From seed banks to sediment cores, scientific collections spanning millennia illustrate the challenge of food security. How can collections from varied disciplines help protect the food supply for our growing population?

  • Main Partner: USDA, National Agriculture Library | Stressors and Drivers of Food Security: Evidence from Scientific Collections

In a world where our food needs are expected to increase drastically as populations grow, scientists and policymakers alike need new and creative tools to ensure food security.

Sediment cores that chronicle past climate conditions may also contain pollen grains from ancient crops. Pest and pollinator collections in natural history museums are vital resources for ongoing research on plant protection and increased production. New technology has enabled us to apply novel molecular techniques to old specimens and expand the scope of research beyond the lab or the museum.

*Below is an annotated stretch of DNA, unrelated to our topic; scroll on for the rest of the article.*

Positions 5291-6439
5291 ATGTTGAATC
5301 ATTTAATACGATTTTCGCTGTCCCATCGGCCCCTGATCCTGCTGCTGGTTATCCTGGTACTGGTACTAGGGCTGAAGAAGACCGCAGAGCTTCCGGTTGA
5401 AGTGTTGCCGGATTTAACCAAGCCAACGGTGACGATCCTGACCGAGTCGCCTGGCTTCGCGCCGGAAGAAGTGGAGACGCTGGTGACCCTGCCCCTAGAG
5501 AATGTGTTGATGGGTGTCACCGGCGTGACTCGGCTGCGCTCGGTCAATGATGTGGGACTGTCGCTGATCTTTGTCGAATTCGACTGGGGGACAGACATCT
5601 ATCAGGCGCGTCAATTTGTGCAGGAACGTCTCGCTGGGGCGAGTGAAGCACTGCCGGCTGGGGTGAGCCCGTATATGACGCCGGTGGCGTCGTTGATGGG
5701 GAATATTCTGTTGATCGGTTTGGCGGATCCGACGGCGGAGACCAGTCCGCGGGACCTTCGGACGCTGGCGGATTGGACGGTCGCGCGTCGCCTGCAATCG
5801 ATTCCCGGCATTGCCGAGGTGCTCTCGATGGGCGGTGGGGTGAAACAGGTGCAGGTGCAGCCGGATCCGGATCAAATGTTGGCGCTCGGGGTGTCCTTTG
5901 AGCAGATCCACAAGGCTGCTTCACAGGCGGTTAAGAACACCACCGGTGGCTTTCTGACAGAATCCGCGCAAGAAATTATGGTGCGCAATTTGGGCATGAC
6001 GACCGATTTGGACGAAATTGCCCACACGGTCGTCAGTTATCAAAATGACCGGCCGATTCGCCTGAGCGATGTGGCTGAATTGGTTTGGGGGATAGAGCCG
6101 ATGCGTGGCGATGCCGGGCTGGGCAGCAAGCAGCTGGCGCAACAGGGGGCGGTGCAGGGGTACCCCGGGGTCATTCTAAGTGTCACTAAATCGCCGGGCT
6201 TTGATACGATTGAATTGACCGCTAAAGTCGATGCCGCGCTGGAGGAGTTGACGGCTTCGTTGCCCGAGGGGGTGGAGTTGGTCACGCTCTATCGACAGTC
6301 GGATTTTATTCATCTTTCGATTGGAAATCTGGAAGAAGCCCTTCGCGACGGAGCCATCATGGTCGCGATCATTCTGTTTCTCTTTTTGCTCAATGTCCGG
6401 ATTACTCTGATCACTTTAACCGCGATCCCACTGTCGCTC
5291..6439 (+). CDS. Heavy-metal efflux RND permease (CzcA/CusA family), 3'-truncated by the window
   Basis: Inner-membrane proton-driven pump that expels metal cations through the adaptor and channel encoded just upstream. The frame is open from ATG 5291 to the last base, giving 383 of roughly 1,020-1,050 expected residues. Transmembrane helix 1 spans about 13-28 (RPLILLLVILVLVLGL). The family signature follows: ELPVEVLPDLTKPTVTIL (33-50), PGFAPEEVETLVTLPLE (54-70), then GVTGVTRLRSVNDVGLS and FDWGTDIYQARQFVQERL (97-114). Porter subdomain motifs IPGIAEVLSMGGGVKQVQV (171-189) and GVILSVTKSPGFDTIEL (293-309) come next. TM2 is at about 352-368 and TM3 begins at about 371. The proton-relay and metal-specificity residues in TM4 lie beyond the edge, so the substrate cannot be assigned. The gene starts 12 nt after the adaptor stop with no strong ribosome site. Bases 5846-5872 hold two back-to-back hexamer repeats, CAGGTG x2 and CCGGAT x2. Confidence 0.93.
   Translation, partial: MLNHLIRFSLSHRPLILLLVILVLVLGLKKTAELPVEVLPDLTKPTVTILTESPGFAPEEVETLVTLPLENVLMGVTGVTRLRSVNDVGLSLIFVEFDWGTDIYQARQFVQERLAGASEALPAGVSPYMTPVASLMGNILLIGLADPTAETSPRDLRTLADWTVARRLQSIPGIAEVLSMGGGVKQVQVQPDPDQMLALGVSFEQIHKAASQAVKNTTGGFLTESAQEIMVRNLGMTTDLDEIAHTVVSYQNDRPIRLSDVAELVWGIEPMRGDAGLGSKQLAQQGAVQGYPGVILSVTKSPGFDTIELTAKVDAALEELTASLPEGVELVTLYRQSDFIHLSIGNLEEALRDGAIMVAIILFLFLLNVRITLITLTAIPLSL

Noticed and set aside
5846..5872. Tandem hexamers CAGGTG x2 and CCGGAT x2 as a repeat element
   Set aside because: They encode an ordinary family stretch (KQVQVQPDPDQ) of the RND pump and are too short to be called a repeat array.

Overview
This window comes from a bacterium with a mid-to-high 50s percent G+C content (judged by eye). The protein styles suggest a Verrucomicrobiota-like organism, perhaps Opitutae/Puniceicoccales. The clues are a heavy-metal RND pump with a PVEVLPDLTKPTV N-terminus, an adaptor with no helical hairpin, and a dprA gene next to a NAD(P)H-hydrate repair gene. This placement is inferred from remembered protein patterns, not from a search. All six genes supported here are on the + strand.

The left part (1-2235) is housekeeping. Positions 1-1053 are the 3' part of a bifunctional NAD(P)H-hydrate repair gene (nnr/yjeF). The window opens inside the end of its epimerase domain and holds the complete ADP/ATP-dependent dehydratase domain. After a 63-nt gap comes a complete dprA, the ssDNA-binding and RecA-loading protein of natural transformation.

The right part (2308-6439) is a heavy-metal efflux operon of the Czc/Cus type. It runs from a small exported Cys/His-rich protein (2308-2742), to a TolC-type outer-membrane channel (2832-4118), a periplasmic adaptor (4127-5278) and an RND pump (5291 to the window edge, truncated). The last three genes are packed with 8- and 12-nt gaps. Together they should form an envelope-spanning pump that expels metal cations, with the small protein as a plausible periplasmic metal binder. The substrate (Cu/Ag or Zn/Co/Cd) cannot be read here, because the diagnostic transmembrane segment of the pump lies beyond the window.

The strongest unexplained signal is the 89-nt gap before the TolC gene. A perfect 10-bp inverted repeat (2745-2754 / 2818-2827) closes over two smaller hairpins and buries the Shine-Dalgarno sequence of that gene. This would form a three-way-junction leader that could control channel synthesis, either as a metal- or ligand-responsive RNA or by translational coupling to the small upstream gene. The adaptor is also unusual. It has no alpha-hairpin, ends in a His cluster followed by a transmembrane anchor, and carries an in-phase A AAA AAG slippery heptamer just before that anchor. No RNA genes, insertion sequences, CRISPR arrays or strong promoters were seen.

SciColl and USDA held a symposium, “Stressors and Drivers of Food Security: Evidence from Scientific Collections,” that engaged researchers from anthropology, archaeology, earth sciences, biodiversity, agriculture, and other fields in discussions examining food supplies throughout human history. Discussions of new partnerships, networks, and organizational behavior illustrated how collections are uniquely suited to support ongoing and future research.

Major Partners: U.S. Department of Agriculture

The U.S. Department of Agriculture (USDA) develops and executes policy on agriculture, food, natural resources, rural development, and nutrition. It works to promote economic innovation and agriculture to address food security needs both in the United States and around the world.

The USDA’s National Agriculture Library (NAL) is one of four national libraries of the United States and houses one of the world's largest collections devoted to agriculture and its related sciences. NAL holds more than 3.5 million items covering all aspects of agriculture and related sciences. The depth and richness of the collection make it a unique resource, with many materials not available anywhere else in the world.

Two-day workshop, 19-21 September 2016, USDA National Agricultural Library, Beltsville, MD